The figs used in the dishes above were all fresh, simply washed and cut into quarters, halves, or eighths depending on the size of the fruit and what it was used with. This is only the tip of the ice berg for cooking with figs.

If you are interested in picking up a fig cookbook try:

Fig Heaven by Marie Simmons

Local Sonoma Restaurant, The Girl and the fig (cookbook)

Or see what turns up in an internet search for figs:

Cornish hens stuffed with brandied figs

100 year old fig preserves

Grilled Figs

I highly recommend picking your own figs if possible, the hunt for figs makes the treat of eating them much more enjoyable I’ve found. I also think the fresher figs are the better they taste (I am also not a huge fan of dried figs). If you don’t have a fig grove in your community garden or if you don’t have a nice neighbor who likes to share 🙂 maybe you should look into growing your own fig tree. After all, who can pass up on this Fitness fruit that is said to have come from the Tree of Life? Figs pack a powerful punch of fiber, minerals, and nutrients... no wonder Buddha sat down under a fig tree to find enlightenment.

What is your favorite fig recipe? Send me an email or leave a comment!

Personally I know when summer gets into full swing I can expect to have a few headaches every week due to my exposure to heat. Researchers at the City of London Migraine Clinic have found that “Increased body heat as a result of exercise, a hot bath or the environment resulted in cluster headaches within one hour in 75 of the 200 patients.” The researchers also found that “Avoiding factors that raise body heat may reduce the frequency and severity of attacks”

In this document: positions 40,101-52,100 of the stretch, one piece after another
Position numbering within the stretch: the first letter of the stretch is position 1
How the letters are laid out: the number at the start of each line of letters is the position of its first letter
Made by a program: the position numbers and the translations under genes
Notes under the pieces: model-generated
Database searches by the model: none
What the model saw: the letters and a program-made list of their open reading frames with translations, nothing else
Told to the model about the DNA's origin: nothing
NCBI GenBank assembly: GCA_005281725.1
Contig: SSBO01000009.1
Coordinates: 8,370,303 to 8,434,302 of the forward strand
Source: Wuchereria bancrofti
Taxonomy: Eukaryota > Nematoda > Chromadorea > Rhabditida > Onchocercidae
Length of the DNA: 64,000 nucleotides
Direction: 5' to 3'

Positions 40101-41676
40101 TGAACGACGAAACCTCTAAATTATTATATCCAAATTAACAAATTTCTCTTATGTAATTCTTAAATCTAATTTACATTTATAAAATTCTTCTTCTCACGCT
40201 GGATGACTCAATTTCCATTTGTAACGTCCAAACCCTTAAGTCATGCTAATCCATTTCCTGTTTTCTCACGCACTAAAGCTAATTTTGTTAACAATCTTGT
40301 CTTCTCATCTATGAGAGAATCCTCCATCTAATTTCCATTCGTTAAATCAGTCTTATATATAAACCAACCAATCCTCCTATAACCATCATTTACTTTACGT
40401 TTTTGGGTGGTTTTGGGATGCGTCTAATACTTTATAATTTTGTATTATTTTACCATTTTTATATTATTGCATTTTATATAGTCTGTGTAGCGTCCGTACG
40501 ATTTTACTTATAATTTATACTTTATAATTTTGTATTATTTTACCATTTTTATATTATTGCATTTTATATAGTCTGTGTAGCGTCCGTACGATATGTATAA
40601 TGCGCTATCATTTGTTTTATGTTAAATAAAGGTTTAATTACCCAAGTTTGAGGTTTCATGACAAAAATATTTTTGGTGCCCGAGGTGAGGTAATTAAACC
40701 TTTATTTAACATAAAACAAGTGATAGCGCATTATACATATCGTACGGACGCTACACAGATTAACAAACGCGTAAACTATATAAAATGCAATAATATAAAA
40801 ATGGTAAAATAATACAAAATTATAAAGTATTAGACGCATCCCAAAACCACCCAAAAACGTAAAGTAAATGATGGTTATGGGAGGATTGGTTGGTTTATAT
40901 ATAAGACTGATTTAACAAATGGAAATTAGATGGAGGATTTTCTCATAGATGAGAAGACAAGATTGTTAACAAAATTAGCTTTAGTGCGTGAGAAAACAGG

Because I suffer from headaches and migraines frequently (as do many of my family members and friends) I am always on the prowl for headache remedies, especially natural ones.

If you are also a member of the migraine/headache club give these a try:

Chrysanthemum Tea

Chrysanthemum Tea

Also referred to as “Scholar’s tea,” Chrysanthemum tea is great for those who do a lot of reading or other eye straining activities. Because the tea cleanses your body reducing the internal temperature it is great for mild sunstroke, fevers, as well as headaches. The tea has seen many uses in both Chinese and Western medicines who use it as a recovery aid for influenza, sore throats, and varicose veins.

  1. Wash and drain your flowers
  2. Pour 1 cup of boiling water over 8 dried chrysanthemum flowers. (You can pick these up at most Chinese or natural food stores)
  3. Cover and steep for 3-5 minutes
  4. Strain and drink hot with honey

Take up to four cups a day.

Li Shou

Li Shou is a simple Chinese headache remedy that drawsblood (and painful head and pressure) away from your head and into your hands.

  1. Stand relaxed and twist your waist, swinging your arms gently from side to side in an arc around your body until your hands begin to feel warm (about 1-2 minutes)